100%

Scanned image of the page. Keyboard directions: use + to zoom in, - to zoom out, arrow keys to pan inside the viewer.

Page Options

Share

Something wrong?

Something wrong with this page? Report problem.

Rights / Permissions

The University of Michigan Library provides access to these materials for educational and research purposes. These materials may be under copyright. If you decide to use any of these materials, you are responsible for making your own legal assessment and securing any necessary permission. If you have questions about the collection, please contact the Bentley Historical Library at bentley.ref@umich.edu

December 16, 1988 - Image 58

Resource type:
Text
Publication:
The Detroit Jewish News, 1988-12-16

Disclaimer: Computer generated plain text may have errors. Read more about this.

TRAVEL

ePASSOVER
1989

JOIN WITH TRADITIONAL FAMILIES FROM ALL
OVER THE WORLD IN CELEBRATING THIS
THE FABULOUS
PASSOVER AT

Diplomat

LEN FINK

RESORT AND COUNTRY CLUB
Hollywood, Florida 33022

Special to The Jewish News

A HARBAUGH HOTEL

APRIL 19

APRIL 27

to

• Enjoy 3 Glatt Kosher Gourmet Meals Daily •
Luxury Accommodations • Golf • Tennis • Fabulous
Cocktail Party • Tea Room • Entertainment •
Lectures • Religious Services & Seders Conducted
by a Reknowned Cantor.
$1 199 00

. to
,
r.
00
77.
%Ar

Per person, dbL ocr. plus
2096 tax ► service

(212) 594-0836

UNIVERSAL KOSHER TOURS
119 N Park Avenue
Rockville Centre, NY 11570

Nationwide toll free

(800) 221-2791

Glatt Kosher

11.4

AT

THE

Passover
eauvi An,

1989
5749

BEACH &

46.0 TENNIS

ON THE OCEAN AT 67TH STREET • MIAMI BEACH. FLORIDA •-•-•

8 - 9 10
NIGHT PACKAGES

One of Miami Beach's
Largest and Most
Luxurious Hotels.

• 600 Beautifully Refur-
bished Accommodations
• Wide Ocean Beach
• 2 Pools • Children's
Recreation Room • On-
Premises Tennis
• Dancing • Enter-
tainment & Shows
• Delicious Cuisine
• Complimentary Tea
Room

from

SEDURIM & SERVICES
WILL BE CONDUCTED
BY CANTOR
ASHER SCHARF

INCLUDING
3 MEALS DAILY

'per person double occ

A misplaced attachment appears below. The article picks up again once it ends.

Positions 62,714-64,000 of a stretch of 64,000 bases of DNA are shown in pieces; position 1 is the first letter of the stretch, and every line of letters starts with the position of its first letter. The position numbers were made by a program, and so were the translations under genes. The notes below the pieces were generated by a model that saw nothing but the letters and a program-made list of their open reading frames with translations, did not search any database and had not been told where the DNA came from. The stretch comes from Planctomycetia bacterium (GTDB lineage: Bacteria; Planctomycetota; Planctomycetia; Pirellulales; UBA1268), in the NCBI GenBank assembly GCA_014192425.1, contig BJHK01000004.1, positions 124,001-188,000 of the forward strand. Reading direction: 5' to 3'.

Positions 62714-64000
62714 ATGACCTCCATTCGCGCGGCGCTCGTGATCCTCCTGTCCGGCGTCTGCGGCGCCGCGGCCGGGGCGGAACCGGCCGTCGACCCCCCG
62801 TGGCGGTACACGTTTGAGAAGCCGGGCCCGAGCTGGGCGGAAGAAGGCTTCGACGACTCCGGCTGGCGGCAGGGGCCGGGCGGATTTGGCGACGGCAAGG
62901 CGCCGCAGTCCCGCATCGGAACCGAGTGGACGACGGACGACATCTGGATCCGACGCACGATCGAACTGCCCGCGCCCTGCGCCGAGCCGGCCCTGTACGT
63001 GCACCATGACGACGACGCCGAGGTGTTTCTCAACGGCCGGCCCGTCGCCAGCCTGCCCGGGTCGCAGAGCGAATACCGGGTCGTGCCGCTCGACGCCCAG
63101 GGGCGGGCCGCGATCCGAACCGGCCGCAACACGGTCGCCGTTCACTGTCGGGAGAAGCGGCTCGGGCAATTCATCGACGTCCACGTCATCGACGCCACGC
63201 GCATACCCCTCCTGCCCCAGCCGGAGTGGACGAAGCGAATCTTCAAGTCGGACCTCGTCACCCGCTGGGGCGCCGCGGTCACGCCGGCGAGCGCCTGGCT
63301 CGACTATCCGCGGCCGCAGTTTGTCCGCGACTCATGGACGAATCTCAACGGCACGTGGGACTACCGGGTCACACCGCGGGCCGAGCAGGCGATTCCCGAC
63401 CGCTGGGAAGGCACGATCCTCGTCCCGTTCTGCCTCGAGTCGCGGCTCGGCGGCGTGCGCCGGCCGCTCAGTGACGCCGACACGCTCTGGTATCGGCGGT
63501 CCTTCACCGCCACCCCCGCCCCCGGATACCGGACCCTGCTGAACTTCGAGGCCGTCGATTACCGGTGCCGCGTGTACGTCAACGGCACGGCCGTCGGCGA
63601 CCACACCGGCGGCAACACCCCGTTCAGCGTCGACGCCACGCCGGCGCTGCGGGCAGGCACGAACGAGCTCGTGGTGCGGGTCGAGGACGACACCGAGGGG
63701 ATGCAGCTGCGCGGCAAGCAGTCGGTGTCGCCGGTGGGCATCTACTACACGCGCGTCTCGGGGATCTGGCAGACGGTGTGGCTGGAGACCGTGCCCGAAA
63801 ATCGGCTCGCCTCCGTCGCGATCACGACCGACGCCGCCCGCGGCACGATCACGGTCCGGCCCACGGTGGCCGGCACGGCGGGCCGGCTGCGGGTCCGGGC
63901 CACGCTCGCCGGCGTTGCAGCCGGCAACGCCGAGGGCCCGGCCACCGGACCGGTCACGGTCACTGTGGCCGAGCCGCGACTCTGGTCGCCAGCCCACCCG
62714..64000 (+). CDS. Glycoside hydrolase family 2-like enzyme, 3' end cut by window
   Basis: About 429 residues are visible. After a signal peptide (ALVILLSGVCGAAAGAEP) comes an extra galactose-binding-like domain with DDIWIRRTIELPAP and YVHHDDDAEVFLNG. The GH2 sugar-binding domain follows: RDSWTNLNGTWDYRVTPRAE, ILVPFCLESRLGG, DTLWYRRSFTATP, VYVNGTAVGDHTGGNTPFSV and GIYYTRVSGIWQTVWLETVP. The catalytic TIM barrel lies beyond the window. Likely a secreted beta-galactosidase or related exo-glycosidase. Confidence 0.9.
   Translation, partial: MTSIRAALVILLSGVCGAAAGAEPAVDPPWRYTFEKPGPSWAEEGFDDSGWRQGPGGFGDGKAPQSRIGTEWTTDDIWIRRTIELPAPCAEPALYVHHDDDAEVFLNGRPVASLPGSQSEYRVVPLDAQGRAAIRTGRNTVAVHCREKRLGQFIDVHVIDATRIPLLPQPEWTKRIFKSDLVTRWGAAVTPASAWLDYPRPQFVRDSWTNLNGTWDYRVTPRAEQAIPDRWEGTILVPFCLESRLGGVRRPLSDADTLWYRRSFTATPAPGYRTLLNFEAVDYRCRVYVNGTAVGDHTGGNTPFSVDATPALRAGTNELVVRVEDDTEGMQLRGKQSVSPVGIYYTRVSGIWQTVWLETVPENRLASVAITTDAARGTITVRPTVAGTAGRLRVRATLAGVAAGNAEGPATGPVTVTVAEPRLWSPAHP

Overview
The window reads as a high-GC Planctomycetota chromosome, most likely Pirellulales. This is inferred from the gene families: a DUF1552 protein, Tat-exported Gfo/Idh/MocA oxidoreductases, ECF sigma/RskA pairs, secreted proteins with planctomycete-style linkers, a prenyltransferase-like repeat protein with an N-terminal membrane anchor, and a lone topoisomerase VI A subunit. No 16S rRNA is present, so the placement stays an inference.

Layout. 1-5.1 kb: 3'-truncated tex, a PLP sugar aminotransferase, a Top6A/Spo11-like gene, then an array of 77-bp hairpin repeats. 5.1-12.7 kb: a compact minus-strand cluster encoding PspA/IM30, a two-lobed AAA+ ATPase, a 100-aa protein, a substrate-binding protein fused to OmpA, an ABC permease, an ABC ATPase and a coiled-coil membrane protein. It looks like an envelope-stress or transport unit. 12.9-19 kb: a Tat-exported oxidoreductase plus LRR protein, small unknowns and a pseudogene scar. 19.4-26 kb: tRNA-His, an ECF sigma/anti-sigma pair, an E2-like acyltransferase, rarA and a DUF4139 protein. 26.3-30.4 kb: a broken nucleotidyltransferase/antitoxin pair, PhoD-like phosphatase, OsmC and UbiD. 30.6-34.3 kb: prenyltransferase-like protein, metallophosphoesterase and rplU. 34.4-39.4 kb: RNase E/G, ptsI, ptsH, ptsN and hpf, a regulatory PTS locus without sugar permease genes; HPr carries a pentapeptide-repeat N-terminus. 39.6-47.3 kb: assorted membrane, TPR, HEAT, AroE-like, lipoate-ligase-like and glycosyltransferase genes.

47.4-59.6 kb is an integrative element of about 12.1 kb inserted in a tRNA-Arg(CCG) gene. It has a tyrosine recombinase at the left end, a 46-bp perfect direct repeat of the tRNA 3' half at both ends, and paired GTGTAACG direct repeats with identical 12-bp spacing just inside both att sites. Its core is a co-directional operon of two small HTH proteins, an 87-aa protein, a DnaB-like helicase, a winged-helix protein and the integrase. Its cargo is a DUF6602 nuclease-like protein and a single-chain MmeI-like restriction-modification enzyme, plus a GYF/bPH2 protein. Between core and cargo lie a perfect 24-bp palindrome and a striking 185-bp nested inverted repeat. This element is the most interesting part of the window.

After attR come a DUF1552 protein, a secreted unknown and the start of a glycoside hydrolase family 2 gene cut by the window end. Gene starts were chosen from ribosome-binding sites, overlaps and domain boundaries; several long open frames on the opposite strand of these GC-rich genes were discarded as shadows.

Plus Tax & lips

STRICTLY GLATT KOSHER
Religious & Cultural Services & Programs
Glatt Kosher Conducted by Rabbis Jerome & Hersch Markowitz

For Information & Reservations Call

TOLL FREE: 1-800-327-3734 or 305-531-3446

or write Passover '89 Deauville P.O. Box 402868 .Miami Beach. Florida 33140

IN DETROIT, CALL BOB TORGOW: DAYS: 584-5500- EVES 355-5645

Air Conditioned & Heated

SCHECHTER'S

LINE40 GLATT

KOSHER HOTEL

2 Hours More of
Sunshine doily

YOUR HOME o\WAY FROM HOME

• HEATED THERAPEUTIC WHIRLPOOL








Reserve Now For The

PASSOVER
HOLIDAYS

CALL TOLL FREE:

PRIVATE BEACH FREE PARKING
COLOR TV & RADIO IN ALL ROOMS
NIGHTLY ENTERTAINMENT
WE CATER TO ALL DIETS
FREE CABLE TV
OCEANFRONT BOARDWALK

1-800-327-8165

Entire Oceanfront Block 37th to 38th Sts. Miami Beach

SCHECHTER Family Management

Glan

way

KOSHER

• Serving Delicious Glatt Kosher Cuisine • Olympic
Heated Pool - Private Beach • Oceanfront Boardwalk
• Exciting Entertainment-Dancing-Shows • Color TV in
All Rooms • Private Tennis Courts • Rooms With
Balconies • Health Spa-Solarium Steam Room-Sauna

58

tu

I Beautifully Furnished EFFICIENCIES Available

SPECIAL RATES FOR LONG STAYS

MIAMI BEACH'S
NO. 1 LUXURY
KOSHER HOTEL

zrtce o t ji r ow

Re

WINTER
VACATION

PAS iindVER
HOLIDAYS

Phone TOLL FREE: 800-327-8169 1 Your Hosts. the
Berkowitz Family
3201 Collins Ave.. Miami Beach. FL 33140

FRIDAY, DECEMBER 16, 1988

Israel ilisavel Fair, Promotions
Push Increased Tourism In '89

I

srael's tourism industry
received needed promo-
tional support last week
as more than 500 people
packed the Israel Travel Fair
'89 at the Jewish Communi-
ty Center in West Bloomfield.
The fair was sponsored by
the Jewish Community Coun-
cil amid concerns over the
sharp decline in travelers
visiting Israel this year. The
number of tourists from
North America is down 25
percent in 1988.
Crowds browsed among 20
exhibits highlighting a varie-
ty of Israel tours. Exhibitors
included the American Israel
Chamber of Commerce of
Michigan, AMIT Women,
Friends of Bar-Ilan Universi-
ty, American Jewish Con-
gress, Na'amat, and the
Zionist Organization of
America.
Many tasted Israeli wines
and sampled Israeli foods
while door-prize winners were
announced.
Jewish Community Council